Consumers become members of style tribes when a specific style of dress is adopted. Personality may be one variable related to consumers' personal style of dress. Students in a fashion trend analysis course identified and described eleven style tribes on a university campus in the United States. Eight of the eleven style tribe descriptions’ were associated with designer names, brands, and/or specific retailers. The style tribe data were used to develop a questionnaire for the present study.
Data were then collected from 277 undergraduate college students who completed two questionnaires: 1) the NEO PI-R, an instrument designed to measure the five personality factors of the Five Factor Model and 2) a questionnaire with eleven style tribe descriptions.
Data were analyzed using canonical correlation. The major finding from the present study was that although personality was related to dress style, subjects reportedly adopted multiple dress styles. The findings of this investigation have theoretical implications regarding the social/psychological aspects of appearance and dress, and the marketing and retailing of appearance management products associated with designer names, brands, and/or retailers.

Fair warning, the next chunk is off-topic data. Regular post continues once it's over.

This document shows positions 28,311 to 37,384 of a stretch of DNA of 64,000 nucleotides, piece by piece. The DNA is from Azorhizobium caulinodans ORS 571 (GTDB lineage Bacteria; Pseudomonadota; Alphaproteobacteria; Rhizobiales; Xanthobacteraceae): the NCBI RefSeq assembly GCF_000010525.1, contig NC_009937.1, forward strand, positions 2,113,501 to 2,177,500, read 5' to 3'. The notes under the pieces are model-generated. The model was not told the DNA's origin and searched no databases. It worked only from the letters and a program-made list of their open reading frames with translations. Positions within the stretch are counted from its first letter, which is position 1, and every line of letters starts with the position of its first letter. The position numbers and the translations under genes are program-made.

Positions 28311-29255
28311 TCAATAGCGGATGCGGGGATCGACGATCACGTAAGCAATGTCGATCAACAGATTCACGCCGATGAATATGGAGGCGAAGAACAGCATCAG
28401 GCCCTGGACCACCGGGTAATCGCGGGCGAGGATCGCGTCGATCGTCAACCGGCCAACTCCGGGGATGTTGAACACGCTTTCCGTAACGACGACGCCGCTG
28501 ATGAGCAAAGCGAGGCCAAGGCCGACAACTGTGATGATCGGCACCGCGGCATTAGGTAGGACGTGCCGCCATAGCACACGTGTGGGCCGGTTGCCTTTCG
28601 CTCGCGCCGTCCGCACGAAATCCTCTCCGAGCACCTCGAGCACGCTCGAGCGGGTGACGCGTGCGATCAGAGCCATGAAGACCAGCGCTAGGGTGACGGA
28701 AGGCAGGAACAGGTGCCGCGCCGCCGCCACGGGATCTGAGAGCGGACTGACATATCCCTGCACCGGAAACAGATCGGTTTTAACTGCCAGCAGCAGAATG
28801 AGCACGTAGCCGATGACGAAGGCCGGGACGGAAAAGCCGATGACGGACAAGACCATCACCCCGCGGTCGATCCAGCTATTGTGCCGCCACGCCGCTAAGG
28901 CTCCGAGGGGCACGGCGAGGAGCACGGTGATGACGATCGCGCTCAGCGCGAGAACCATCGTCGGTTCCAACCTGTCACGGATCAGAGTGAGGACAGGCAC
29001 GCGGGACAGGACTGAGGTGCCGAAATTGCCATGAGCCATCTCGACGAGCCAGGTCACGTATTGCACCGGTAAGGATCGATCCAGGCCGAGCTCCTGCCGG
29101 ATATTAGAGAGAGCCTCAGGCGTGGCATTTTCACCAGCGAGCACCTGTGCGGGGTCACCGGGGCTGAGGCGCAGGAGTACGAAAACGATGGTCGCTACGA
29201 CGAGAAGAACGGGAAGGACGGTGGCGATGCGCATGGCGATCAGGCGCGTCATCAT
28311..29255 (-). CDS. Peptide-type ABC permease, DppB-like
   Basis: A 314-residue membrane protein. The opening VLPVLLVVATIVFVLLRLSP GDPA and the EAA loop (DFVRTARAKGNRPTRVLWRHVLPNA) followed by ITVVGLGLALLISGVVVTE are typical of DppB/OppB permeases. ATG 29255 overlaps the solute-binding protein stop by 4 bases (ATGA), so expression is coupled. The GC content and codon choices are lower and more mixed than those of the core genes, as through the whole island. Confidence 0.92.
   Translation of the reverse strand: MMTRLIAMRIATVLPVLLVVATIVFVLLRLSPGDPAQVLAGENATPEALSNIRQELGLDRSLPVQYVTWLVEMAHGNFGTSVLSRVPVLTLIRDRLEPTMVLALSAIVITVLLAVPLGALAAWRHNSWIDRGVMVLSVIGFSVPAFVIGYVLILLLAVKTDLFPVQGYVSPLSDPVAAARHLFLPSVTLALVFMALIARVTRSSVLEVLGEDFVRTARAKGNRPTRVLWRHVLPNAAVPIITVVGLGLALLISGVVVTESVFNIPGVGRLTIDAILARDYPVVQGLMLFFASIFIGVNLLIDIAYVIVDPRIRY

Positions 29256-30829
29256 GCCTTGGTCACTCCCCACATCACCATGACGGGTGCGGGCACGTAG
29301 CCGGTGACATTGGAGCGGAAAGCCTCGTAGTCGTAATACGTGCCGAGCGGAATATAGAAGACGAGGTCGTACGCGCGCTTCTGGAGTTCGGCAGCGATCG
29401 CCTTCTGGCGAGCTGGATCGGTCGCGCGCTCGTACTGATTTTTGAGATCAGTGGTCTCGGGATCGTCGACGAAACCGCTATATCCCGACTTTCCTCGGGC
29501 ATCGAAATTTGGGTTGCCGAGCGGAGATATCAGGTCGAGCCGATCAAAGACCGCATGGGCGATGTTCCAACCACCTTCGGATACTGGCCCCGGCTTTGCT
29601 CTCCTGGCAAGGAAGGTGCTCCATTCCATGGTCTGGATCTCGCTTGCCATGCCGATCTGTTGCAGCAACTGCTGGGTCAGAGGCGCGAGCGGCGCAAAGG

Johnson, T.W. and Francis, S.K. (2006), "Personality Factors and Dress Style Tribes of Undergraduate Students", Research Journal of Textile and Apparel, Vol. 10 No. 2, pp. 69-77. https://doi.org/10.1108/RJTA-10-02-2006-B008
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